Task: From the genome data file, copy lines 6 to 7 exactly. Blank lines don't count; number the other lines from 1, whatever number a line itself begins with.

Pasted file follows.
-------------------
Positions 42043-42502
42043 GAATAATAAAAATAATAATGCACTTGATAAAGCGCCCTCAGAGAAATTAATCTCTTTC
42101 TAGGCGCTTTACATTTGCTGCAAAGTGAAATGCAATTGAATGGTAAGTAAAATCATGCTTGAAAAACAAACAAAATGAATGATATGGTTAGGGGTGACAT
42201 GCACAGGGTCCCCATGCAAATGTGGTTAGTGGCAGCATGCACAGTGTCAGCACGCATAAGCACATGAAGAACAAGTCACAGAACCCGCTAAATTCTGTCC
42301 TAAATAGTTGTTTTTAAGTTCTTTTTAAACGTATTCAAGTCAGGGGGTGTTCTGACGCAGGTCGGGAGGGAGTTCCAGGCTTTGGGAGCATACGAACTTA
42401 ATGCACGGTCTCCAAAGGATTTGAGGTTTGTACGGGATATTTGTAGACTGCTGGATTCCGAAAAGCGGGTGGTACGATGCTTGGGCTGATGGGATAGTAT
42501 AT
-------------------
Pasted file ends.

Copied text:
42401 ATGCACGGTCTCCAAAGGATTTGAGGTTTGTACGGGATATTTGTAGACTGCTGGATTCCGAAAAGCGGGTGGTACGATGCTTGGGCTGATGGGATAGTAT
42501 AT